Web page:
One of the secrets to avoiding and to recovering from emotional burnout is to make time, every day, to release stress.
If your response is to say, “Duh,” or to roll your eyes, I appreciate the sentiment. Of course, each one of us wants to release our stress and not carry it over to the next day. It’s not like we think holding onto stress and accumulating it is a good idea. And yet…
As a whole, we are not releasing stress in ways which reduce reports of burnout. According to an Indeed survey which asked 1,500 people from a variety of workplace sectors and age demographics,
- Burnout is on the rise. Over half (52%) of survey respondents are experiencing burnout in 2021—up from the 43% who said the same in Indeed’s pre-Covid-19 survey.
- Fifty-three percent of Millennials were already burned out pre-pandemic, and they remain the most affected population, with 59% experiencing it today. However, Gen-Z is now neck and neck, as 58% report burnout—up from 47% who said the same in 2020.
- The pandemic’s toll is also more apparent among older generations. Baby Boomers show a 7% increase in burnout from pre-pandemic levels (24%) to today (31%). And at 54%, more than half of Gen-Xers are currently burned out—a 14% jump from the 40% who felt this way last year.
*Statistics reported in a Forbes article by Jack Kelly entitled: “Indeed Study Shows That Worker Burnout Is At Frighteningly High Levels: Here Is What You Need To Do Now”
Okay, we know burnout is real. We know we need to release stress. We may even know that the longer we hold on to stress the more likely we are to experience physical, emotional, and mental health problems. The question then becomes: What do we want to do about our stress?
The answer is complicated for several reasons. One reason the answer is complicated is because everyone is different and has different needs at different times. Yes, taking a walk is very beneficial but what if:
- You are not ambulatory?
- You live in a place where it is not safe to walk?
- You hate walking?
Finding solutions which work for you, your situation, and your lifestyle are key to creating sustainable practices which reduce stress.
Another reason why the answer to what to do about our stress is complicated is we have to view the causes of stress in the context in which they are happening. In other words, there needs to be an understanding and an appreciation for the contributing factors to stress. Looking at factors such as access to resources and cultural and familial expectations are integral to addressing systemic barriers to living a less stressful life.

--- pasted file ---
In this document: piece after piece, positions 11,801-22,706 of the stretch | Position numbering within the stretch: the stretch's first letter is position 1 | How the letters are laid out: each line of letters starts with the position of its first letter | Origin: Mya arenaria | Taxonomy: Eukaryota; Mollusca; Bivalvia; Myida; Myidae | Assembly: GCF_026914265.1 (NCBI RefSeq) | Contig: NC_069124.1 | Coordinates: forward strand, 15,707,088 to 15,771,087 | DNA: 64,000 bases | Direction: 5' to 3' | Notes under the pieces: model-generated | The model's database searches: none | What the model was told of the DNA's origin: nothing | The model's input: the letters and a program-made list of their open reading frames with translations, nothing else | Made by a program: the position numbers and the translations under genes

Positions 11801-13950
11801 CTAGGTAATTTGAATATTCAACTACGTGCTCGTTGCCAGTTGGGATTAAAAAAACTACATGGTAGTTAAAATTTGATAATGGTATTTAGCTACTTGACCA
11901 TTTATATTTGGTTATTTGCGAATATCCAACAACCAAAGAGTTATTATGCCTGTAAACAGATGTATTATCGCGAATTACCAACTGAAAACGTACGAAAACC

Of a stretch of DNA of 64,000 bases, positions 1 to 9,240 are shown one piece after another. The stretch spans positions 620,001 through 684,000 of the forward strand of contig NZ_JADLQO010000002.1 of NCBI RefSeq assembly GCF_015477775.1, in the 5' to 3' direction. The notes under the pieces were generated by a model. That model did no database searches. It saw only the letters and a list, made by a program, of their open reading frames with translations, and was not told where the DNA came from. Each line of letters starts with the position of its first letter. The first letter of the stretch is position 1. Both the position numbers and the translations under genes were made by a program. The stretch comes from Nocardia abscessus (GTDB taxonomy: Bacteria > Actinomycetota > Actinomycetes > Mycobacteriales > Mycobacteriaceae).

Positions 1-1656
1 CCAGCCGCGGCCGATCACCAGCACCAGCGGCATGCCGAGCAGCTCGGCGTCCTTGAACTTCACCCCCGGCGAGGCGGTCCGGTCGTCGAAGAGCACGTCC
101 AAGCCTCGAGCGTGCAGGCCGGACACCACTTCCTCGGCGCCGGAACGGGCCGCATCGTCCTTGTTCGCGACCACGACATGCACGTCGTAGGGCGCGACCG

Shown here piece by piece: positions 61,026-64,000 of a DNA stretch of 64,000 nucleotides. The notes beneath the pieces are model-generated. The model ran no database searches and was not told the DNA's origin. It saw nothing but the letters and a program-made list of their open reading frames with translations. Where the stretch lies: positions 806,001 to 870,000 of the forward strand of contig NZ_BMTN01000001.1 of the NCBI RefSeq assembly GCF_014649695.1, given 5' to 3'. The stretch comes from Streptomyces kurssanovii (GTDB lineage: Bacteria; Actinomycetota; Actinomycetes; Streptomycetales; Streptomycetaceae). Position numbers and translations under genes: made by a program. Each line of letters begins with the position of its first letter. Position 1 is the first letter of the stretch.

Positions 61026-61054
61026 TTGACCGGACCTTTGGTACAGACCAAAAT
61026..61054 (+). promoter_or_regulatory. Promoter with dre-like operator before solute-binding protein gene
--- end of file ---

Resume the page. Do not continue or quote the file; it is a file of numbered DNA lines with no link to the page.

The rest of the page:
In the Shakti in the Mountains’ Emotional Burnout Support Group, starting on October 3, we will not only address issues specific to individuals but also uncover the cultural expectations which contribute to women’s stress.
The other benefit to this group is being in circle with other heart-centered folks. Women do better when they are in connection with others. So even though you could implement recommendations by yourself, you will receive greater benefit if you are held in community while doing so. (There are only three spots left in the group. Register soon if you want to be in circle with us.)
Wishing everyone a beautiful week,
Kim Bushore-Maki is a soul-driven entrepreneur who understands the undeniable urge to create a business and a life filled with meaning and purpose. Her vision of opening a center where women could heal and grow led her to open Shakti in the Mountains in Johnson City, Tennessee: a place where the creative, feminine energy is nurtured and valued.
Five years later, Kim is still in the flow of supporting and building a healthy, vibrant community and now guides retreats, teaches yoga, and provides one-on-one services for women who want an immersion experience into the life-affirming, Shakti energy.
Kim’s training as a therapist and yoga teacher allows her to safely and compassionately guide women on a heart-centered journey to Self, where women re-connect with their beautiful, authentic spirit.